Obesity is a serious health condition that can lead to diabetes, heart disease and other medical complications. The Highland Hospital Bariatric Surgery Center defines morbid obesity as having a body mass index of over 40 or being over 100 pounds overweight. Minor weight loss can begin to reduce the effects of obesity and lead to healthier benefits. In addition to a balanced, low-calorie diet, you must include physical activity to lose weight. The morbidly obese should start slowly on an exercise plan and increase the time and intensity of workouts as they gain strength.
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Many people who are morbidly obese have medical conditions and disabilities that require physician monitoring. According to the American College of Sports Medicine, if you are morbidly obese, you should undergo a stress test to identify your current level of fitness prior to starting an exercise regimen. A stress test can help your doctor determine a base level from which you should begin to prevent injuries and overexertion that could lead to further complications.
Anyone who has not exercised in a while or who begins a new exercise program will feel some discomfort. Muscles that haven't been used can become painful when engaged. An appropriate exercise for the morbidly obese may include some discomfort, but should not create significant lasting pain. Muscle reaction typically is delayed and felt the day following exercise. Any physical activity that causes pain while you are doing it and continues the next day should be stopped and reported to your doctor.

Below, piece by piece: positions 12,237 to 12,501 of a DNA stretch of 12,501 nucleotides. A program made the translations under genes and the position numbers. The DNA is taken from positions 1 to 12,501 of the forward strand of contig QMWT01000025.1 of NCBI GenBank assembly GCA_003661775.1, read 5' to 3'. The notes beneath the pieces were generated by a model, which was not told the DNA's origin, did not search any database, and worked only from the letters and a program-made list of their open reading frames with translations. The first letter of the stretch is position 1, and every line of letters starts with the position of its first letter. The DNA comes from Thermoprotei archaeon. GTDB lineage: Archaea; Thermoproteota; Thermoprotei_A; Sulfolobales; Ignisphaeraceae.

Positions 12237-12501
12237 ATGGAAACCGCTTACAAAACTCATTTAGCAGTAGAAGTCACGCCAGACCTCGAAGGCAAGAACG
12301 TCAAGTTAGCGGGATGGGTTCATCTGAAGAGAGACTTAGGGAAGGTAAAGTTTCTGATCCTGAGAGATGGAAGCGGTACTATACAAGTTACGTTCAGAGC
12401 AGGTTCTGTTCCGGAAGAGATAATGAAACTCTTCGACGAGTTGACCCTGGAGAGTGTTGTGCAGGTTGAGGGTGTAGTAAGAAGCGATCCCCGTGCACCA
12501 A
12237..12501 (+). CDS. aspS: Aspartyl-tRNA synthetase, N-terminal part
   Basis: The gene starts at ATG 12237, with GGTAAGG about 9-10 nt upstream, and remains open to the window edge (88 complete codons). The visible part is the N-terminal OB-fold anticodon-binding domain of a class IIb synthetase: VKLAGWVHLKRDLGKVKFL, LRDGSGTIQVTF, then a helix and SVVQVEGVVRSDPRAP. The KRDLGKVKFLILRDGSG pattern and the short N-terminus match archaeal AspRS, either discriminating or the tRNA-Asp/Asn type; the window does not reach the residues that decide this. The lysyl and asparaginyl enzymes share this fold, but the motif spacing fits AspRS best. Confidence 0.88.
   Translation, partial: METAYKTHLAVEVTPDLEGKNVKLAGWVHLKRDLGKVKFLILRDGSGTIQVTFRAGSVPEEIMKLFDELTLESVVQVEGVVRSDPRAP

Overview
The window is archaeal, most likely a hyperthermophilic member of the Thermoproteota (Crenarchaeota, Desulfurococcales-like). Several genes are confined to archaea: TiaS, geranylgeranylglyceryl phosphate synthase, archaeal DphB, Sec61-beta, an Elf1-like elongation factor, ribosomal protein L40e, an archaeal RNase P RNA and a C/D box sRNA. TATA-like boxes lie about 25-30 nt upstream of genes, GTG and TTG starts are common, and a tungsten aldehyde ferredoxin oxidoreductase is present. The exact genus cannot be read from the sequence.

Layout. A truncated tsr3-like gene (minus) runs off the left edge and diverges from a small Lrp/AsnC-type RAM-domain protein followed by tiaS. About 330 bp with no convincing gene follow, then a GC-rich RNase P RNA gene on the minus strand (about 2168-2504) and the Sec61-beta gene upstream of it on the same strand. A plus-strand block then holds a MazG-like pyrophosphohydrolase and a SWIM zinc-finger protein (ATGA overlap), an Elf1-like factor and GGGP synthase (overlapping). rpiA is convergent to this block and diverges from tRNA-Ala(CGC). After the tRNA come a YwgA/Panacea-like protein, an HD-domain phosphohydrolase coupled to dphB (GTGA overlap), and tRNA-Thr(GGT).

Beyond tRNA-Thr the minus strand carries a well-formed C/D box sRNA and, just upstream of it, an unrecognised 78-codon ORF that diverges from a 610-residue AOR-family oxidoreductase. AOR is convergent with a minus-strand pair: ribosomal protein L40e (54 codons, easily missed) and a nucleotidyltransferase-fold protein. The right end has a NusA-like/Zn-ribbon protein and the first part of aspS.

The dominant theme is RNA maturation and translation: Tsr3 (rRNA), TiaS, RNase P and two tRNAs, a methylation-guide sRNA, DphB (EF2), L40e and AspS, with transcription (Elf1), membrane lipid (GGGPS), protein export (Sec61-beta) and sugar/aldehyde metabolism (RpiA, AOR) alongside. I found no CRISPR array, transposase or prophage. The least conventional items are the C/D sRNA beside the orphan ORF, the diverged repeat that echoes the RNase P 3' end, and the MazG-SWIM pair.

For many with an excess of 100 pounds or more, bariatric, or weight loss, surgery is one way to shed weight and reduce the risk of developing debilitating diseases. While the surgery shrinks the size of the stomach to reduce the person's ability to eat excessively, exercise is an important tool to build muscles and endurance. According to the journal "Orthopedics," exercise performed prior to the surgery also can help to speed up recovery and help patients become more efficiently active. Exercises that can prepare patients for a more successful surgery include swimming, biking, water aerobics and walking.
Any physical movement can burn calories and help you lose weight. Morbidly obese patients are encouraged to increase movement. According to the journal "Orthopedics," however, exercise for muscle building, endurance and calorie burning are those activities that fall outside of the scope of everyday activities. Walking to and from the bathroom doesn't count as exercise, although walking around the block does count.
The benefits of weight loss include improved cardiovascular performance, increased endurance and overall general well-being and are best achieved through regular, structured exercise. According to the National Heart, Lung and Blood Institute, the possible consequences of exercising when you're morbidly obese include a heart attack, cardiac arrest or high blood pressure. The benefits of starting an exercise program outweigh the risks, however, and risks reduce rapidly as you build endurance.